Hayeon Sung, Ph.D., Postdoctoral Fellow (Dus Laboratory), Department of Molecular, Cellular and Developmental Biology, University of Michigan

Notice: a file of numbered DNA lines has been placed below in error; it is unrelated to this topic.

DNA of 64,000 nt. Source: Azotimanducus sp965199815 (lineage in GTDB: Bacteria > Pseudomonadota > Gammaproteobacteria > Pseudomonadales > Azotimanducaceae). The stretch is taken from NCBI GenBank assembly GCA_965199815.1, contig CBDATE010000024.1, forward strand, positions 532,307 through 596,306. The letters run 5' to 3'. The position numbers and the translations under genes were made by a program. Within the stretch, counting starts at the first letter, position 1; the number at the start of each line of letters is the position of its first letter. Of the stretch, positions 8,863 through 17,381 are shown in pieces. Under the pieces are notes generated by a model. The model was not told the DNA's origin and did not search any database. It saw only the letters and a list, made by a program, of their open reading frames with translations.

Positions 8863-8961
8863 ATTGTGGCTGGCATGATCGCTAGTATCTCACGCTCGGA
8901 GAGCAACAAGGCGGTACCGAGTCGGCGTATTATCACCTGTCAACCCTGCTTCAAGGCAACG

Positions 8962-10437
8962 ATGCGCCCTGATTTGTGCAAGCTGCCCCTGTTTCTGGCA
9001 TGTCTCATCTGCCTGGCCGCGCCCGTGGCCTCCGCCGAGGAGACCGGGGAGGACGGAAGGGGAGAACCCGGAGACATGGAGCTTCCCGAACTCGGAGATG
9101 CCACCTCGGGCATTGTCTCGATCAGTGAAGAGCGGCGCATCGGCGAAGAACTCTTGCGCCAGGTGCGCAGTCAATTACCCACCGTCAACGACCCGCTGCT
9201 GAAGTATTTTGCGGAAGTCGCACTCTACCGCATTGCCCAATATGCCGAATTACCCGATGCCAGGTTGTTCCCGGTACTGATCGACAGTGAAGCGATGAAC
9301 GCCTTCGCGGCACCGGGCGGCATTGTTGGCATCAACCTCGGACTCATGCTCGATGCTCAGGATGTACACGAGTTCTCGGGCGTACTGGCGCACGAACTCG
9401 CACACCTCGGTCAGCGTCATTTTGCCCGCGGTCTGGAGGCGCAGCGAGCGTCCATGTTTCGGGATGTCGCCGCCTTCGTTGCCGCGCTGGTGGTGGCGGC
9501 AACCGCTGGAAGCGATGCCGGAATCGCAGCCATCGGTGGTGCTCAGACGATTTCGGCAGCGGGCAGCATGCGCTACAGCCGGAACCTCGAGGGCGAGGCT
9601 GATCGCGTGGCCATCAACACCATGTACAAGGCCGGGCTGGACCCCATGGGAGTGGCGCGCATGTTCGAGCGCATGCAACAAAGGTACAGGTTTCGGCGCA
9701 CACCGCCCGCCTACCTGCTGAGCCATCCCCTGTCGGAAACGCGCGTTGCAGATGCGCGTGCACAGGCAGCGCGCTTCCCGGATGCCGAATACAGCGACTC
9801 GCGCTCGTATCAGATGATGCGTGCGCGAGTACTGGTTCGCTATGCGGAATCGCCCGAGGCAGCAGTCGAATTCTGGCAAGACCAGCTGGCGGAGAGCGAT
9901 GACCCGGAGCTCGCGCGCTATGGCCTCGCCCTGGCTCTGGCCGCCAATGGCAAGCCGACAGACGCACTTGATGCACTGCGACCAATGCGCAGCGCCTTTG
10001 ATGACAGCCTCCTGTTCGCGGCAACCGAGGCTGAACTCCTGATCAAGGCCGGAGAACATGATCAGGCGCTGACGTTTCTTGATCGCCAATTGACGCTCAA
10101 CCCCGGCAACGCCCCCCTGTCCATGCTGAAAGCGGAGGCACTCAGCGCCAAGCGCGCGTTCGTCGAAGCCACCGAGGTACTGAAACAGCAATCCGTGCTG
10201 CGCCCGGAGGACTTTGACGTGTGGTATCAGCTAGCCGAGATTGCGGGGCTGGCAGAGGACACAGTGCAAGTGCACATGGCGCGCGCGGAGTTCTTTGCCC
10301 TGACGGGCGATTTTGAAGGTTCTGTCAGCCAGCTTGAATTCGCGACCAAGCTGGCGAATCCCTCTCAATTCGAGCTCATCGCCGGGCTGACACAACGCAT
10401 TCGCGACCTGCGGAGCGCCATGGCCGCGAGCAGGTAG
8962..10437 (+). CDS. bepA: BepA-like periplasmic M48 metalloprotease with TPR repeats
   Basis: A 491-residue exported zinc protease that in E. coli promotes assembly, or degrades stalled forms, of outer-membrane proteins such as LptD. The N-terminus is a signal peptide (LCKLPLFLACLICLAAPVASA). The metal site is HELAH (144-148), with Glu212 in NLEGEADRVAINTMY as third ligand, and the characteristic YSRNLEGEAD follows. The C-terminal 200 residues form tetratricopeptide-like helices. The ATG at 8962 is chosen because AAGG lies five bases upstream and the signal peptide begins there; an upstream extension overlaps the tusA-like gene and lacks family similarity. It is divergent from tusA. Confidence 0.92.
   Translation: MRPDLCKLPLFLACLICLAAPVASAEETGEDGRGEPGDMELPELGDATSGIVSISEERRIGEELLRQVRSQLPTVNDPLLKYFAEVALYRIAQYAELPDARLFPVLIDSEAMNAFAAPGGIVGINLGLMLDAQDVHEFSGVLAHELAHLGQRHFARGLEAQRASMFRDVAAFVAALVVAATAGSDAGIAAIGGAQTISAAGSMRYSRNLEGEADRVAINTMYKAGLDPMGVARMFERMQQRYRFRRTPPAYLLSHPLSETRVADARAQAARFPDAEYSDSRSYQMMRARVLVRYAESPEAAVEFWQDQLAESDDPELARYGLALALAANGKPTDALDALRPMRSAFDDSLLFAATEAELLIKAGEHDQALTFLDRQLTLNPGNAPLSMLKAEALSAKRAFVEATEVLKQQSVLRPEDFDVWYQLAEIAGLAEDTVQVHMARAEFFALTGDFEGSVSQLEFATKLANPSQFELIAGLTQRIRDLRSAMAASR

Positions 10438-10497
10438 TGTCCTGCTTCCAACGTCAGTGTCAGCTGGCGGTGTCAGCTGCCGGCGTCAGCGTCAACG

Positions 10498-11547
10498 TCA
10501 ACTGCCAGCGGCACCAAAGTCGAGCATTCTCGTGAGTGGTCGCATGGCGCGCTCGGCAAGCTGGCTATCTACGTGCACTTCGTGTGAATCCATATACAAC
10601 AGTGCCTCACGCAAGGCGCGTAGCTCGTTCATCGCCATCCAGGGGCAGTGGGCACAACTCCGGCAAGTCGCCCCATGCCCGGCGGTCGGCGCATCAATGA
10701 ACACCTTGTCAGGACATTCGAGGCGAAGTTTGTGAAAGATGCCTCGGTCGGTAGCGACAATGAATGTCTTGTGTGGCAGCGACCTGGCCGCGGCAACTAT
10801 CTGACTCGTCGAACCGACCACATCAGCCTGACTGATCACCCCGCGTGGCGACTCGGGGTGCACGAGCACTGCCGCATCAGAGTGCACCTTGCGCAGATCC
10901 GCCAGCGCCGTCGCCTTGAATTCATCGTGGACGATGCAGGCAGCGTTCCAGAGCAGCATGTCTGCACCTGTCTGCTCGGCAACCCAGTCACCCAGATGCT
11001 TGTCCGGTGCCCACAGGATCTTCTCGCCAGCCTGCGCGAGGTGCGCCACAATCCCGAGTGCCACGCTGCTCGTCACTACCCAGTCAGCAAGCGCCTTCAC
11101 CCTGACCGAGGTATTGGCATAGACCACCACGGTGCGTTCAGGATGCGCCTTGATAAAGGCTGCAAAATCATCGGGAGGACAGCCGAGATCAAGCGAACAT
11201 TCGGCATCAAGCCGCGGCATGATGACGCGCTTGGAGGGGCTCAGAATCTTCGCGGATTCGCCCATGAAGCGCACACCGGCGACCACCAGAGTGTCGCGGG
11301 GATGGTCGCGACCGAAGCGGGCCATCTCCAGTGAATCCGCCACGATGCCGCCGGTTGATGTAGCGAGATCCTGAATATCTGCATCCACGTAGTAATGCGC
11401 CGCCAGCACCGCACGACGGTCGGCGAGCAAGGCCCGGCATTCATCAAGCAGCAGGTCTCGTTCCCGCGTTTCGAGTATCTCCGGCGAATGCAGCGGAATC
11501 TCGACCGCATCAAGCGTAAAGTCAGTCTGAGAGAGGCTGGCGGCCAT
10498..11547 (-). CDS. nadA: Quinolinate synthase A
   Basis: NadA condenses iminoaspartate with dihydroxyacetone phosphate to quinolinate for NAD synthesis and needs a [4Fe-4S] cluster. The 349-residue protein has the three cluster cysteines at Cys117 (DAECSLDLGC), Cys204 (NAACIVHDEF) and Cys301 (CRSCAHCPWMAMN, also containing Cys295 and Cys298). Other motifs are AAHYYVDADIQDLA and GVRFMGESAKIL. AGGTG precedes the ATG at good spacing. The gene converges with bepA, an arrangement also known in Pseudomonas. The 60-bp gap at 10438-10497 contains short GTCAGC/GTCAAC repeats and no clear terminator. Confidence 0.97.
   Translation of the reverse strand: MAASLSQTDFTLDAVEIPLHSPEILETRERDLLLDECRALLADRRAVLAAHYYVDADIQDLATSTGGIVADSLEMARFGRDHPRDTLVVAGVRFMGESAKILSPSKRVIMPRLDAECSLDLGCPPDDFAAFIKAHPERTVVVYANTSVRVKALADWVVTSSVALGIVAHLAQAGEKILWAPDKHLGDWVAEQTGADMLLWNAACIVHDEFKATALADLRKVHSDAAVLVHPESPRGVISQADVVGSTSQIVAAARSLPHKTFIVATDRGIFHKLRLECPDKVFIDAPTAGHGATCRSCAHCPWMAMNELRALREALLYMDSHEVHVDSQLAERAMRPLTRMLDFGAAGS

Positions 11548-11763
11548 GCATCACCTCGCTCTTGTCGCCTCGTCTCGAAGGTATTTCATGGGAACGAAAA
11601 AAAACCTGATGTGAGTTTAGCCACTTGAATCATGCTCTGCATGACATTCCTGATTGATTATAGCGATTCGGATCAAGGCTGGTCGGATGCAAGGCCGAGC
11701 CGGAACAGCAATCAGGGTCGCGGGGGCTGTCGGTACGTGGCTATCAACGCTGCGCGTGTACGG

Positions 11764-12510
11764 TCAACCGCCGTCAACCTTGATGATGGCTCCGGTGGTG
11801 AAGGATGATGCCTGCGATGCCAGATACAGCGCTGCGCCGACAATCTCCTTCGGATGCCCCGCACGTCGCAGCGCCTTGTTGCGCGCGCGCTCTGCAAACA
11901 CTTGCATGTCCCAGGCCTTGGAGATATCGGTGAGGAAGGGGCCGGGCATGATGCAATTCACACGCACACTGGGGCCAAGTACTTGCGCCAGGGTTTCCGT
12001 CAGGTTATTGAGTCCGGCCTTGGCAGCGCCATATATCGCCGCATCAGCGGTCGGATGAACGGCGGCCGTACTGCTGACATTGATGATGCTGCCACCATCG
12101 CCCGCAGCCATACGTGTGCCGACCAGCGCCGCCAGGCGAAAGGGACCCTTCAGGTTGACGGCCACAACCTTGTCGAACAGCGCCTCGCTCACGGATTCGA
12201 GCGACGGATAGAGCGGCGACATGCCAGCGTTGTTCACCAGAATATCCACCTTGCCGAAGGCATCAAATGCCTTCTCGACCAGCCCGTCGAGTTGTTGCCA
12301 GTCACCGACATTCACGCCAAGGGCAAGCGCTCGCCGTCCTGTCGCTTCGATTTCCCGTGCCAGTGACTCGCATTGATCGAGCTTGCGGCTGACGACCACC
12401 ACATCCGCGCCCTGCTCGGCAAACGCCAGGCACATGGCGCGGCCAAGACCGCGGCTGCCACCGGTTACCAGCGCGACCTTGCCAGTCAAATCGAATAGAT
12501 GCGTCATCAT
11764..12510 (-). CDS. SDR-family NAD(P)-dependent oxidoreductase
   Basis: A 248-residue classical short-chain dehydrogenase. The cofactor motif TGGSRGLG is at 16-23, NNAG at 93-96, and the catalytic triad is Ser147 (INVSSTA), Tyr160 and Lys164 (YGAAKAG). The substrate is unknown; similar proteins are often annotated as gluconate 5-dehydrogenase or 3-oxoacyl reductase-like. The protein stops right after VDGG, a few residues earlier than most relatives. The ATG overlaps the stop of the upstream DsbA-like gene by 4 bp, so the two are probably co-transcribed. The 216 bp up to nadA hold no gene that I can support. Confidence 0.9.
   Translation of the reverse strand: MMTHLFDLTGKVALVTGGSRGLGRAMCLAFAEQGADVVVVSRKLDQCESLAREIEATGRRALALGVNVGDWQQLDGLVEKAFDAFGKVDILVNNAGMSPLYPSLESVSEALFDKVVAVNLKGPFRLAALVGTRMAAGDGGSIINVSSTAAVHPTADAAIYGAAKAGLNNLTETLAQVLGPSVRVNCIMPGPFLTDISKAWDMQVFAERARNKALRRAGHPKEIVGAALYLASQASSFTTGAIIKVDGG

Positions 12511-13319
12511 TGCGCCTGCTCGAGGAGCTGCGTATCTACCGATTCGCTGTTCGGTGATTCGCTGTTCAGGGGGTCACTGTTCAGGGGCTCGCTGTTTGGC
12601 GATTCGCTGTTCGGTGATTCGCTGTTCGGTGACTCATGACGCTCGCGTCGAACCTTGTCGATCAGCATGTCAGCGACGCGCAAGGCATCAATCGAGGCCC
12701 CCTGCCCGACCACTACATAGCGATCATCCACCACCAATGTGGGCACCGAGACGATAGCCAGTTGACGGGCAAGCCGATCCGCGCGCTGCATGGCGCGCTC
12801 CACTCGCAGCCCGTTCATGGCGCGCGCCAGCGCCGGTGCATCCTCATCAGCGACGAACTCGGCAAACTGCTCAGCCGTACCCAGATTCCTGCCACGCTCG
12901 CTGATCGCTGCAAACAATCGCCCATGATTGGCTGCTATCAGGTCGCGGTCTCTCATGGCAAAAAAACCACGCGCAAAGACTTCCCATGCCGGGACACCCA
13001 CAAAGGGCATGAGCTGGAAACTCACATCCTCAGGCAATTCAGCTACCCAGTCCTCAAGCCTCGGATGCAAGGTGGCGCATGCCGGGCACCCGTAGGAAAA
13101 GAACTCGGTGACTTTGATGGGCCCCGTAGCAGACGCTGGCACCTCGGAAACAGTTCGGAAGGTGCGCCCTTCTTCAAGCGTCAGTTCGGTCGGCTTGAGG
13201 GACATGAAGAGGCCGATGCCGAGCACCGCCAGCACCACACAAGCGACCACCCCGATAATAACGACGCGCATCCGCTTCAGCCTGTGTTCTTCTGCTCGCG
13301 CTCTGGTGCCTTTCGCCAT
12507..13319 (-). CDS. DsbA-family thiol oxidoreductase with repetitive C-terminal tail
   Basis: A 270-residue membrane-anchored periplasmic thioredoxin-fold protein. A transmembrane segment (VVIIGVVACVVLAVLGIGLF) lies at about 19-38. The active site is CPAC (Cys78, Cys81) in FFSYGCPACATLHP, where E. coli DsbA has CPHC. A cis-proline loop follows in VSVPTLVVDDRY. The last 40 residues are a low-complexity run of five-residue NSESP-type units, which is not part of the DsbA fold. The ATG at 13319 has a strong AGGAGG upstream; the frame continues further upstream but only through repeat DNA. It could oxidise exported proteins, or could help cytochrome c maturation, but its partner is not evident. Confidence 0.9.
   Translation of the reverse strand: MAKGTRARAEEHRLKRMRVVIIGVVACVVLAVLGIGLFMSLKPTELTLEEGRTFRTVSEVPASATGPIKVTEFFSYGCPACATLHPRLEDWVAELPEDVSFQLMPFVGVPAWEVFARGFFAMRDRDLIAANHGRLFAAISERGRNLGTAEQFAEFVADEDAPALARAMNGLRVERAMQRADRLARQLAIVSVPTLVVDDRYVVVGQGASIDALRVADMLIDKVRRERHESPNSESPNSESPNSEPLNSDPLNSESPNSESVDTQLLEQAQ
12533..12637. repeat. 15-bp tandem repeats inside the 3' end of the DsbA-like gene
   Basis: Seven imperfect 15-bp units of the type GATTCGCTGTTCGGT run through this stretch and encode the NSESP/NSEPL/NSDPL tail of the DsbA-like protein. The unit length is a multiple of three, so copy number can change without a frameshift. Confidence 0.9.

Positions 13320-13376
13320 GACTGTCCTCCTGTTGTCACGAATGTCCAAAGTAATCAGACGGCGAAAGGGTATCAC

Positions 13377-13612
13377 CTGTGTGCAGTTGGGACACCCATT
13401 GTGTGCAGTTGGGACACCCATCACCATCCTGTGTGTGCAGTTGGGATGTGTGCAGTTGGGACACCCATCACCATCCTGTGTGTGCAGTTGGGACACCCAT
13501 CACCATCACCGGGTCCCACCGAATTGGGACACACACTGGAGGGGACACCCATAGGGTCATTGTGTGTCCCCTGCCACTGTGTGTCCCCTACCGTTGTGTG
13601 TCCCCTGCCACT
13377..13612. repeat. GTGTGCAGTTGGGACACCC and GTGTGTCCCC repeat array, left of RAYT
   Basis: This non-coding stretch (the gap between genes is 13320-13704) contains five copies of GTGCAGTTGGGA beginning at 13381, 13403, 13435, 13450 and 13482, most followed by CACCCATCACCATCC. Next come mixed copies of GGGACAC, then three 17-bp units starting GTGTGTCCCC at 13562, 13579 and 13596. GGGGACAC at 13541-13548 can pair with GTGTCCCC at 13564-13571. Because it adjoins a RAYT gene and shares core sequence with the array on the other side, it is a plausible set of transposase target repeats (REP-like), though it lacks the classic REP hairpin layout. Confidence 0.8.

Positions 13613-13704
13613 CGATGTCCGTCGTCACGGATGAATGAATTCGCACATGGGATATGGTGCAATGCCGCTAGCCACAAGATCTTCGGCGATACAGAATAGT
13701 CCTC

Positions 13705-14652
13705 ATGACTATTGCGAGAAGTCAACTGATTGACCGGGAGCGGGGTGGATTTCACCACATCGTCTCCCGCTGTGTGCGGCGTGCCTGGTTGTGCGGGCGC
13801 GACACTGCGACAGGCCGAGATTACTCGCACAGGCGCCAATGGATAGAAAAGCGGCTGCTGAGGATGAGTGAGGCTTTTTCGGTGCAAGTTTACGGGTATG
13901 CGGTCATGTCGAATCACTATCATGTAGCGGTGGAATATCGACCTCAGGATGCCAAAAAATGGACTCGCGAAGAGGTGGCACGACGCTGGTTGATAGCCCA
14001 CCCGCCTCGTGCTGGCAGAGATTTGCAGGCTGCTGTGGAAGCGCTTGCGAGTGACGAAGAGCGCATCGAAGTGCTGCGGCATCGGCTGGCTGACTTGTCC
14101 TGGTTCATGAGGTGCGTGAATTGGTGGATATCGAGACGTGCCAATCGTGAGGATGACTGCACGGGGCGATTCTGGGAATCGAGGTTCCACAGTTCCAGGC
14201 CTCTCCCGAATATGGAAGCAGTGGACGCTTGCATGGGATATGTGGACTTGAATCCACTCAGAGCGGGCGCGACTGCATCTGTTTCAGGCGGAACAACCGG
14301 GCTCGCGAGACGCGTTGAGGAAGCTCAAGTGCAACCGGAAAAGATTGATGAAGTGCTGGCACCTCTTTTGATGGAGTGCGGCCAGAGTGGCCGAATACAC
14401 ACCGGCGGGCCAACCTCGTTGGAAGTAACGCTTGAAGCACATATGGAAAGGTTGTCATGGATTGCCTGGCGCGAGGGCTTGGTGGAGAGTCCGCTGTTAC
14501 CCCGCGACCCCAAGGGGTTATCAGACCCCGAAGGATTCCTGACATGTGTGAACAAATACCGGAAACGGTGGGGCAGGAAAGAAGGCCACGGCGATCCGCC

This is a close-up of the labellum (mouth part) of a fruit fly (Drosophila melanogaster). This is an important taste organ for the fly; its neurons can detect tastes such as sweet and bitter. In the image, the sweet taste neurons and their dendrites (projections) in the sensilla (or taste hairs) are marked in green. These neurons project directly to the brain. Interestingly, when flies are fed a high sugar diet, the response of these sweet neurons to sugar becomes dulled. As a result, the flies tend to eat more and become obese. The same effect has been seen in mice and recent work suggests that in obese humans, sugar also tastes less sweet. In the fly, artificially activating the sweet neurons so that they recover their more intense reactions to sugar can reverse this; the flies do not overeat and do not become obese. Perhaps finding a therapeutic means to prevent this loss of sweet taste sensation could be used to help prevent obesity in humans!